2009-12-30 14:47| 发布者: summer88| 查看: 5224| 评论: 0


It's that time of year again; the spirit of job hunting is in the air, companies are setting the table for interviews and students are padding their resumes as November marks the beginning of the job fair season.

However, in facing such intense competition, students often buy into the myths surrounding the job requirements of international companies, leaving them self conscious about their majors, language proficiency and the words "study abroad" missing from their resumes. As a result, many shy away from even attempting to apply.更多信息请访问:

But when in doubt, call in the experts. Jane Guo, a Senior Manager of Human Resources at PricewaterhouseCoopers, one of the world's largest multinational accounting firms, gives us an insider's look into what HR really wants from candidates, tips on how to stand out as the belle of the ball and land that ideal dream job among thousands of applicants.

Myth 1: Majors only
Many students assume that majors and academic background automatically qualify or disqualify candidates. However, Guo reveals that this is probably the least decisive element of the interview process while favoring "comprehensive ability" and "well roundedness" as major factors.
"I prefer candidates who can adapt to a new environment quickly and learn skills fast. This does not differ from major to major," said Guo.
For example, business majors might be familiar with analyzing business models, but creativity is also a valuable asset. Students majoring in other areas have advantages in seeing problems from different angles, which in turn makes that candidate's skill set more valuable.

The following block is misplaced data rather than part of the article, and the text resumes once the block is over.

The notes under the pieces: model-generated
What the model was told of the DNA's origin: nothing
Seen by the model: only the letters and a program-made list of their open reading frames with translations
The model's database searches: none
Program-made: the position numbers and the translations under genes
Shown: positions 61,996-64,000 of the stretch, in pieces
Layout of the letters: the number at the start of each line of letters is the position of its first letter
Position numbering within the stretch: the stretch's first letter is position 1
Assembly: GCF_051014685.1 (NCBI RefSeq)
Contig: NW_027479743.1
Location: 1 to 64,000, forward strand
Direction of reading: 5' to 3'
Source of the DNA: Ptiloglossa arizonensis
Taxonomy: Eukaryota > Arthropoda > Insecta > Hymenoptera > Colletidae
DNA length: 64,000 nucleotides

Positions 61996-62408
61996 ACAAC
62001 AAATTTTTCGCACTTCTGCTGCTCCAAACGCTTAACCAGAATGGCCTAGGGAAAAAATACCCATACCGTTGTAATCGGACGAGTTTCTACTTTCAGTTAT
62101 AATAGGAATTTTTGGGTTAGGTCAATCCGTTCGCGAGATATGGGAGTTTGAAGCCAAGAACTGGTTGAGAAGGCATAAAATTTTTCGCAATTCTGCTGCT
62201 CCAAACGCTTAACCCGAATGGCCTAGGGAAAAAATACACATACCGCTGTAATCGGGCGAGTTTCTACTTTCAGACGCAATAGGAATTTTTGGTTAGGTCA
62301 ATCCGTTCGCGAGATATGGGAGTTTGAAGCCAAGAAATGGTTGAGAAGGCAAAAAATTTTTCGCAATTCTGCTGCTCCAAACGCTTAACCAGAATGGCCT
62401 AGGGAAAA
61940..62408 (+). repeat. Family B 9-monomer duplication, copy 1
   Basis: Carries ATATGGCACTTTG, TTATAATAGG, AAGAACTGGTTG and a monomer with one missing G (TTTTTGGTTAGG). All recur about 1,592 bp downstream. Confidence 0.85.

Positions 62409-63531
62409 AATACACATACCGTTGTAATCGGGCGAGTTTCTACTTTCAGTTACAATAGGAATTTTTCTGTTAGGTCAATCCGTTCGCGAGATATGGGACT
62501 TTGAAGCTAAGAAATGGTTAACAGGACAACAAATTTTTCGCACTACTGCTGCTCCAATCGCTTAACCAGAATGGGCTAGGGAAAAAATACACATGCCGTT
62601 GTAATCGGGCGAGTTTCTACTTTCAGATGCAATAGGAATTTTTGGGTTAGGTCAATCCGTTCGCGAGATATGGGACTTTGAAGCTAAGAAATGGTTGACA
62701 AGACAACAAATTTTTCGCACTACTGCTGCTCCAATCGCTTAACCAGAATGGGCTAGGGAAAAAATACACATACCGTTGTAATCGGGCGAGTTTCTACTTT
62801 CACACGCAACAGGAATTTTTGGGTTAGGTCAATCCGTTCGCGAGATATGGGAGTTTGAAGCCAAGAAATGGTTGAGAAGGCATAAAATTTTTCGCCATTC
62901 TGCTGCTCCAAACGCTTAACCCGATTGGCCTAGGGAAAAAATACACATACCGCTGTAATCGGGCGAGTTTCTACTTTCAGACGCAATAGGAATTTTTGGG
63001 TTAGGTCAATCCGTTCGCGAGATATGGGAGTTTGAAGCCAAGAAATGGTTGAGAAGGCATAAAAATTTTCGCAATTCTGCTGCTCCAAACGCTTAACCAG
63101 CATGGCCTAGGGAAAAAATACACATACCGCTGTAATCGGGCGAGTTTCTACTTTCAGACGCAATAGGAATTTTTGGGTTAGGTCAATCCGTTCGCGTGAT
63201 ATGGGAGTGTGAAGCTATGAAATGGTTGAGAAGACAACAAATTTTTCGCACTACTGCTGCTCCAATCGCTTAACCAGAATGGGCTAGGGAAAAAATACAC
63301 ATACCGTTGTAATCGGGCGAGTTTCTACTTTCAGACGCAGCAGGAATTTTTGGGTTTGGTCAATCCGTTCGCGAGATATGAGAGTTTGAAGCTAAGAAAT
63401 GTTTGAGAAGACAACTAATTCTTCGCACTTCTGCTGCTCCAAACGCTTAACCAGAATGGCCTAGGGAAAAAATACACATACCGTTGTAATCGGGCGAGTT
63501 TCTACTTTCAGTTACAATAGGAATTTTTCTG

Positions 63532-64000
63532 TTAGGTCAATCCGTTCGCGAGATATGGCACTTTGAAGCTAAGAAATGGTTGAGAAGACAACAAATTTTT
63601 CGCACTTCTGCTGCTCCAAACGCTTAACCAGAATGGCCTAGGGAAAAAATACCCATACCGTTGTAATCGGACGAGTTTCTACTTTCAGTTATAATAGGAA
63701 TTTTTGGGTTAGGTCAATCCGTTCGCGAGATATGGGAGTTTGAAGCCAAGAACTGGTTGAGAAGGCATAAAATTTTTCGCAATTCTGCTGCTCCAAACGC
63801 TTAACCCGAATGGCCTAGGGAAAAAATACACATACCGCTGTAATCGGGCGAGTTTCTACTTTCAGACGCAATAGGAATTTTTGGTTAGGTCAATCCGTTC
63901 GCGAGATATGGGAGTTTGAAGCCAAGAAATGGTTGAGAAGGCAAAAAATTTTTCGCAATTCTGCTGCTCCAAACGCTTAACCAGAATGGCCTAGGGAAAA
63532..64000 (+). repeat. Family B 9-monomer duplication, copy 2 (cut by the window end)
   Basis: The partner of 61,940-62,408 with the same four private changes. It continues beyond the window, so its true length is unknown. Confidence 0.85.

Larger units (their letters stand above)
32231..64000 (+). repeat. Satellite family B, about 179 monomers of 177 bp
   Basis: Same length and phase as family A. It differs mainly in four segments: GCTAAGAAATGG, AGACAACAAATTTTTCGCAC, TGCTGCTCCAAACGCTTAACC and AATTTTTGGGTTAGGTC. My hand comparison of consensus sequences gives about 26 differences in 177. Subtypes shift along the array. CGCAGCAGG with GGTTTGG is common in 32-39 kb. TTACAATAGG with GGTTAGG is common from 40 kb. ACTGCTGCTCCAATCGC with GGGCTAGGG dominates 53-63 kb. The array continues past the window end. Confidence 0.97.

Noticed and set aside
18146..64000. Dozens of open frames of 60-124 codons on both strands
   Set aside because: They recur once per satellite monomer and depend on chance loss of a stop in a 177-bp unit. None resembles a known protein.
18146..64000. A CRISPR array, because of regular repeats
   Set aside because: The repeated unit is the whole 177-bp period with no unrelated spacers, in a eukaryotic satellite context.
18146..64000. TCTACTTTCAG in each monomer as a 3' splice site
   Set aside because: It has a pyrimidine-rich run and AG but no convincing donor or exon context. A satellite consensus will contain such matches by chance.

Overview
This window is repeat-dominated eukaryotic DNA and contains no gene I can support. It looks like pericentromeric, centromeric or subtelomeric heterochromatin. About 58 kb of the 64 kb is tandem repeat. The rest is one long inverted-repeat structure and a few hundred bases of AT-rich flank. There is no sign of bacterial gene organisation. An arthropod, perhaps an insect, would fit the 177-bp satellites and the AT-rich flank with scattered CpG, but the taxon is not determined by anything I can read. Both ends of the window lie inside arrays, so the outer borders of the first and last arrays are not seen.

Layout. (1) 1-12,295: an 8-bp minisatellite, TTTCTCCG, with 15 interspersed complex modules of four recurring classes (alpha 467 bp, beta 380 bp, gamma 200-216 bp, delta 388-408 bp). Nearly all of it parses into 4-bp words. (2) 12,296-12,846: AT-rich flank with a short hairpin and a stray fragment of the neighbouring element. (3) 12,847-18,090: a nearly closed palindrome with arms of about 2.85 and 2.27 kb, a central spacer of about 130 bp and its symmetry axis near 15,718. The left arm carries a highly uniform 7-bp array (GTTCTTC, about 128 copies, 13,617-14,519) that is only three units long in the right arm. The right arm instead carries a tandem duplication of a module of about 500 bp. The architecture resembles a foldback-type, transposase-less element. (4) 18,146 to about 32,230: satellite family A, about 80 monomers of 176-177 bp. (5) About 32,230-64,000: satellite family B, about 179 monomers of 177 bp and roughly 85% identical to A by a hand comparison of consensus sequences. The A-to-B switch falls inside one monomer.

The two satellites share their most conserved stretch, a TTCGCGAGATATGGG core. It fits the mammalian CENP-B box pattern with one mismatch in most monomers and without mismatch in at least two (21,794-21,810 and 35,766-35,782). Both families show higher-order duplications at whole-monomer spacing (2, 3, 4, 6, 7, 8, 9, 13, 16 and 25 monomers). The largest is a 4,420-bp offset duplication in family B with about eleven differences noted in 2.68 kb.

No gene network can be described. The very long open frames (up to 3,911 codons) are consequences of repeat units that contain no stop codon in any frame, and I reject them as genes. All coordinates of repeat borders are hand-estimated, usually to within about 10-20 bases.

Myth 2: Speaking in tongues
Guo explains that although basic proficiency in English is part of daily operation when working for a firm like PwC, that doesn't mean your tongue has to come certified in English to be a qualified candidate.
"If you provide great service, it doesn't matter what language you speak," said Guo.
After all, depending on the company, local clients make up for a considerably large portion of business, putting fluent English on the backburner.

Myth 3: Overseas please
Some are under the false assumption students with overseas study experience have a huge advantage in both language and academics; another myth waiting to be busted.
Some students who venture across the sea lack sufficient first-hand experience in working within the domestic market.
Besides, while applicants who studied in China spent time participating in clubs, activities and internships, students studying abroad were often occupied with merely "surviving;" the pressures of school and dealing with cultural shock are enormous time and energy burglars.
Guo explains this comes across on resumes to the trained eye.
"More often than not, students who studied abroad have outstanding academic records, good cross culture communication skill, but little evidence or experience of putting what they learned to use."

So what is HR looking for?

Applied experience
You and other applicants all have rich internship experience, but what did you get out of it? Employers are less concerned about where or what you did as an intern, but rather what you learned.
"One needs to be able to learn from everything they encounter at work use the experience in later business," explains Guo.
"Therefore don't simply tell an interviewer you 'sent faxes and collected forms all day,' but rather you 'learned how to organize, sort and manage information.'"

Being a professional doesn't mean you wear suits or heels everyday, but is more of an attitude.
However, its seems its standard practice to take as many offers as one can, spend three months weighing options, choose and not notify the other two.
Most foreign enterprises see 30 to 40 percent of job offered turned down by applicants every year.
"This reveals the lack of professionalism in Chinese mainland students. We promise them jobs by giving them offers, but they don't take this seriously," said Guo.




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